MGA exec: No evidence to suggest emergency gaming measures necessary during pandemic
Speaking with Gambling Insider for the upcoming Jul/Aug edition of its magazine, Yanica Sant, head of EU affairs and policy at the Malta Gaming Authority (MGA), described the behaviour of operators during the COVID-19 pandemic and explained the regulator’s evidence-based approach towards management.
What general trends has the MGA found in gambling figures during the COVID-19 pandemic?
B2C sports betting operators registered a significant decrease in generated revenue, which was to be expected in light of the fact that most sporting events were cancelled or postponed. On the other hand, B2C operators that offer online casino games registered a slight increase in gaming revenue. While an increase was expected, as more people were spending time inside their homes, the increase in revenue generated by remote casino games turned out to be less than what could have been expected. In fact, just over a third of operators registered an increase in revenue, while a third actually registered a decrease.
In general, how do you think operators have behaved during the pandemic from a responsible gambling perspective?
I am comfortable saying that the vast majority of operators acted in a responsible manner, and were apprehensive of the naturally increased risk brought about by the pandemic. The imposed social isolation obligations resulted in a situation that was likely to have a toll on the mental well-being of some players. A number of operators engaged in responsible gaming campaigns and introduced new playing restrictions, and increased responsible gaming supervision.
The MGA carried out a comprehensive compliance exercise that involved actively monitoring MGA licensees’ advertising campaigns across all platforms. Actions were taken against any operator whose actions were considered to amount to an exploitation of the circumstances. Any references to staying at home, quarantine, or the pandemic were considered to amount to a breach of Maltese gaming legislation and enforcement action was taken. Broadly speaking, licensees were cooperative when approached.
Could you explain a bit about your evidence-based approach at MGA and why this is the chosen strategy towards regulation?
The MGA enjoys the benefit of having regulated the gaming sector for a while, especially given the fact that Malta is in its second-wave of gaming regulation. This in itself gives the regulator an opportunity to look back and improve its regulatory approach on the basis of lessons learnt. More recently, the MGA has elected to work towards making better use of the data collected from operators. Traditionally this was used for fiscal and statistical purposes; however, the intention is to increasingly use this data as the back-bone of policy making.
Policies that have real player and operator statistics at their core translate to policies that can not only be better implemented in practice, but that can be more effective in achieving the outcome intended by the regulator or the legislator. The MGA is also working on increased collaboration with academics focused entirely on the fight against problem gambling.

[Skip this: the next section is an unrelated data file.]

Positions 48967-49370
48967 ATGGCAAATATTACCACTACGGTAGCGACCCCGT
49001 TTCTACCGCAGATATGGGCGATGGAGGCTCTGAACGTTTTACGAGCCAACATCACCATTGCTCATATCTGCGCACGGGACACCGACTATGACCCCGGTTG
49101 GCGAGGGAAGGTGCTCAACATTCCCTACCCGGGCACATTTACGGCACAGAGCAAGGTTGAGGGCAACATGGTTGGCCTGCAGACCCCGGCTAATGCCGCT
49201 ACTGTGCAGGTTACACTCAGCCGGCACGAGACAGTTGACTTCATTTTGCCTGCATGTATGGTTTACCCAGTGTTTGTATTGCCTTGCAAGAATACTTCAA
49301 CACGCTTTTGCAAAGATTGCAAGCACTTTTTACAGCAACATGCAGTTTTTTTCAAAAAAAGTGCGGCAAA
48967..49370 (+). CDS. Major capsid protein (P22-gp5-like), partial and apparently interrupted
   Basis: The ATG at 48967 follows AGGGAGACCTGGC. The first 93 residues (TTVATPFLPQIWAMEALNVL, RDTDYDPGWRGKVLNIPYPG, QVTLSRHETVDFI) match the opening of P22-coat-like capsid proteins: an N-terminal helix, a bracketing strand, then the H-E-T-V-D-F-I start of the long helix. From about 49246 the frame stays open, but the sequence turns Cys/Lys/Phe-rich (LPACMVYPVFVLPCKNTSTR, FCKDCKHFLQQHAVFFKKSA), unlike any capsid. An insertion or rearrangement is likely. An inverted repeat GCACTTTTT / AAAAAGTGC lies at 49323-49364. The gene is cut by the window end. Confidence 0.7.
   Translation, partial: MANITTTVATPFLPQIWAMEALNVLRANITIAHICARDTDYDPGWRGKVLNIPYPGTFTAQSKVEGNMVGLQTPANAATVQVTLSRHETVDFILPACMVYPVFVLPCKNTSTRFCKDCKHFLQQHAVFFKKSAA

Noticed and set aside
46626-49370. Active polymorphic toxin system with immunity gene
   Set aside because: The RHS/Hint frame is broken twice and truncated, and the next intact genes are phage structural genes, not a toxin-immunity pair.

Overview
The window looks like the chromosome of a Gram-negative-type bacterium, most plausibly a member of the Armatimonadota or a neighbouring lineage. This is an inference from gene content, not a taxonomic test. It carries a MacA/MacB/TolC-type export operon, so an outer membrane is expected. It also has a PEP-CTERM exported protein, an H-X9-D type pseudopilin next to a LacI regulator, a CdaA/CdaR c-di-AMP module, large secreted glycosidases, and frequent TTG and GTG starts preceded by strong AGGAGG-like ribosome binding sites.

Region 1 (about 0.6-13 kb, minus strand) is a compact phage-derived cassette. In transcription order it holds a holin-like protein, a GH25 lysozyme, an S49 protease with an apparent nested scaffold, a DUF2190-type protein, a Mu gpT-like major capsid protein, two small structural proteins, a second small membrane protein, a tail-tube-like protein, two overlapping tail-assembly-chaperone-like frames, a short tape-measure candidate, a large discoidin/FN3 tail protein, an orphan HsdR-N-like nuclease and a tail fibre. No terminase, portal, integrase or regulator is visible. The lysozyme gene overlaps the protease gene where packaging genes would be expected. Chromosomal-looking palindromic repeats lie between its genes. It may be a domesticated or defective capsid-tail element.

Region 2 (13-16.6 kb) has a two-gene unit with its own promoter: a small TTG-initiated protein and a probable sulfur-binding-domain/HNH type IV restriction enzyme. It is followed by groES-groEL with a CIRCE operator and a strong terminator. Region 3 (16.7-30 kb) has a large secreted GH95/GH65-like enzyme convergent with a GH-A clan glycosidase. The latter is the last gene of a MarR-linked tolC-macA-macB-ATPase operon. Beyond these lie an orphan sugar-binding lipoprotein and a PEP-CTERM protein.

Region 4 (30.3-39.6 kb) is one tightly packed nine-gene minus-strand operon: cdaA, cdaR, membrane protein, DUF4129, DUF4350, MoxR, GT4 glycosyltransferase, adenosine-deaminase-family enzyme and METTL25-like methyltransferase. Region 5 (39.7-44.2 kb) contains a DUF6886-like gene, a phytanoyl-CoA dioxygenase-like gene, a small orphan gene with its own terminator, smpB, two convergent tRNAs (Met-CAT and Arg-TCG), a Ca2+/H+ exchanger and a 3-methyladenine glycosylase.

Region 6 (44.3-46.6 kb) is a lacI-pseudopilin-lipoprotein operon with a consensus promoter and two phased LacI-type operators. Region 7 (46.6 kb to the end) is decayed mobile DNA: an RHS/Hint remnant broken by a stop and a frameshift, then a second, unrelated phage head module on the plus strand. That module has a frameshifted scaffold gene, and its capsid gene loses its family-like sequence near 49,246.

As you will be aware, the Swedish Government recently received criticism from operators for its plans to implement stricter regulation during the pandemic. In your own opinion, would it be a mistake to introduce such measures?
The pandemic resulted in a global situation wherein no one Government took the same public health approach as the other, and therefore it comes as no surprise that the differences also trickled down to the manner in which gambling was regulated. Malta did not opt for restrictive measures as a reaction to the pandemic as we did not have evidence suggesting that this was necessary. Such a circumstance is also unprecedented, and thus we could not draw any conclusions from historical data or studies
How much of an impact do you think the pandemic will have on regulation post-COVID? For instance, might some regulators use it as an excuse to introduce stricter regulation?
Regulators have a duty towards the players targeted by the operators they license. Legislators have a duty to ensure that their respective regulators are equipped with all the tools possible to maintain gambling as a leisure activity, and to protect players from falling into the pitfalls of addiction. These duties existed pre-COVID-19, and will continue to exist thereafter. Using any specific situation as an excuse to introduce restrictions that are not necessarily required in the fulfilment of the aforementioned duties post-COVID-19 could result in a dangerous situation, wherein the illegal market suddenly becomes more attractive to players than the regulated one. It is a fine balance that which must be reached, and it is definitely not a simple task to achieve it.While some regulators, such as the MGA, have an advisory role to government, all regulators ultimately execute policy direction received from Government with powers bestowed upon them by law. The argument is not legal/regulatory in nature, as much as it is political.
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